The Law on Value Added Tax (2003) stipulates a standard VAT rate of 20% (since July 2009). A reduced rate is 9% (since July 2009) of the taxable value and it includes printed books, workbooks used as learning materials, printed newspapers, magazines and other periodical publications excluding publications mainly containing advertisements or personal announcements, or publications the content of which is mainly erotic or pornographic. Since April 2020, VAT on e-books is equal with printed books (9%).
In Estonia since 2000, the Income Tax Act includes provisions for both individuals and companies. Taxable income for residents includes income from employment (such as salaries, wages and other remuneration), personal business income, interest, royalties, rental income, capital gains, pensions and scholarships except scholarships financed from state budget, paid on the basis of law or Cultural Endowment.
Non-residents pay income tax on their income from Estonian sources. Income taxable in Estonia includes, subject to certain conditions, income from employment or government services provided in Estonia, and royalties. Income of a sportsman or an artist from his activities in Estonia is subject to income tax in Estonia for 10% or as it is agreed in the bilateral tax-contract between Estonia and resident country.
Income tax rate for residents on royalties is 20% and for non-residents 10%.
In Estonia, companies’ profits are not subject to tax when they are earned, but the moment of taxation is deferred until the distribution of profits. According to the Income Tax Act § 11, the Tax and Customs Board holds the list of non-profit associations, foundations (including cultural and educational) and religious associations benefiting from income tax incentives. An NGO, foundation or religious association (hereinafter association) which meets the following requirements shall be entered in the list:
- the association operates in the public interest;
- the association operates for charitable purposes, offering goods, services or other benefits primarily free of charge or in another non-revenue seeking or publicly accessible manner;
- the association does not distribute its assets or income, grant monetarily appraisable benefits to its founders, members, members of the management or controlling body, persons who have made a donation to the association during the last twelve months or to the members of the management or controlling body;
- upon dissolution of the association, the assets remaining after satisfaction of the claims of the creditors shall be transferred to an association entered in the tax incentives list or to a legal person in public law;
- the administrative expenses of the association correspond to the character of its activity and the objectives set out in its articles of association;
- the remuneration paid to the employees and members of the management or control body of the association does not exceed the amount of remuneration normally paid for similar work in the business sector.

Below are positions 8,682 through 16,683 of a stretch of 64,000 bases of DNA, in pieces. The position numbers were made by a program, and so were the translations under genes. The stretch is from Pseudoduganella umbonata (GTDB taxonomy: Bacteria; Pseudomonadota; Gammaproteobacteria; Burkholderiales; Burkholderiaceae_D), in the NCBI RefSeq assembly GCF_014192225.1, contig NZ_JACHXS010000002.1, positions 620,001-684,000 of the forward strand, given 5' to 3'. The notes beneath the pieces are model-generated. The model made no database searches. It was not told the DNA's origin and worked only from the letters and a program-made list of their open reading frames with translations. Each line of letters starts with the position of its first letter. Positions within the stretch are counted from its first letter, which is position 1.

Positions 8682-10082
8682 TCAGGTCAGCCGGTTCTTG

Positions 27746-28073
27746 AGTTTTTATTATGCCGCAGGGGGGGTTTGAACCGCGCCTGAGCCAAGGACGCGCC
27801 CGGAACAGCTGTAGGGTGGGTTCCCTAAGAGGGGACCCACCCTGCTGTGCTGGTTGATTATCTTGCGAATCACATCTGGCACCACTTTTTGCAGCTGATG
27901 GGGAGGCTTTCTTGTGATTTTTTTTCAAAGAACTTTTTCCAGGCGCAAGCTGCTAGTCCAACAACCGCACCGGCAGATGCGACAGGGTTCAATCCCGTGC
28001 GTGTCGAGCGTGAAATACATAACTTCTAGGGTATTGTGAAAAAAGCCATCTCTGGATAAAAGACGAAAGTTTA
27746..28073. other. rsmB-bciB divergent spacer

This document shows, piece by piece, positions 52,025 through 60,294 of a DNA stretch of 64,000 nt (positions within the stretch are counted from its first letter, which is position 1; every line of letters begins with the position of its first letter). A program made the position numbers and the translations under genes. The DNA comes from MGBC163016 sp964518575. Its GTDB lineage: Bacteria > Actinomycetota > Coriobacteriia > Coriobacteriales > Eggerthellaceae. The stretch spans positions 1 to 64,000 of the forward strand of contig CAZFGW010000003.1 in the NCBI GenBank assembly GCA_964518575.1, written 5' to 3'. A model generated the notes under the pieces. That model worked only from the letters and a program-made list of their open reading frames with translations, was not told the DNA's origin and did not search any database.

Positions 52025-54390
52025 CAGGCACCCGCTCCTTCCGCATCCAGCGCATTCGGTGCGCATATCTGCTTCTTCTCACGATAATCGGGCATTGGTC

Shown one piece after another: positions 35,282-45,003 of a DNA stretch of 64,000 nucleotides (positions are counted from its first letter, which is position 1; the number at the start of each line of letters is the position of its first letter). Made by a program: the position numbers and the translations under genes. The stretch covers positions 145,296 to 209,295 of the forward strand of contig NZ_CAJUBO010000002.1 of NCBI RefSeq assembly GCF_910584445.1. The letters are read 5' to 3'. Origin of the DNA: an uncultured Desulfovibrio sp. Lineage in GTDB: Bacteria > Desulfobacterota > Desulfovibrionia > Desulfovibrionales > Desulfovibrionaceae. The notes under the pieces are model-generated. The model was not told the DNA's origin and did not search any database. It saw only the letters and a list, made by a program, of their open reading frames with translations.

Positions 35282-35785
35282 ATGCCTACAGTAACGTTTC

Inscription on the list of associations (the total of such NGOs and foundations was ca 2 500 in January 2020) benefiting from income tax incentives shall give the association an opportunity to receive income tax incentives from donations and gifts (from business companies who otherwise have to pay 20% income tax), and pay scholarships and grants exempt from income tax under certain conditions.
The legal persons may give tax-free gifts and donations to such associations entered in the list within certain tax exemption limits:
- 3% incrementally of the total of payments that include individually registered social tax from the beginning of the calendar year, or
- 10% of the taxpayer’s profit of the last fiscal year ending on 1st January of the calendar year.
Certified gifts and donations can be deducted from a natural person’s income, if these are made to the person entered into such list of non-profit associations, foundations and religious associations benefiting from income tax incentives. A natural person taxpayer may deduct gifts and donations (together with in the total amount of EUR 1 200 but not more than 50% of the taxpayer’s income during the year of taxation).
The ruling Minister of Culture has made a political statement in January 2020 that he plans to amend the Income Tax Act so that the income tax exemption also extends to donations to the Cultural Endowment. Currently, companies pay 20% income tax on the amounts they donate to the Cultural Endowment, and as a result, there are virtually no donations of that kind to the Cultural Endowment.
Employers pay social tax on payments to natural persons, which is 33%.
Gambling tax paid into the state budget is divided as follows: 47,8% shall be transferred to the Cultural Endowment of Estonia; 12.7% shall be allocated for regional investment aid programme; 10,1% for projects related to science, education, children and young people; 15,3% for projects related to families, medicine, welfare, elderly persons, disabled persons and people with gambling addiction; and 14,1% for projects related to culture, sports and Olympic preparation.
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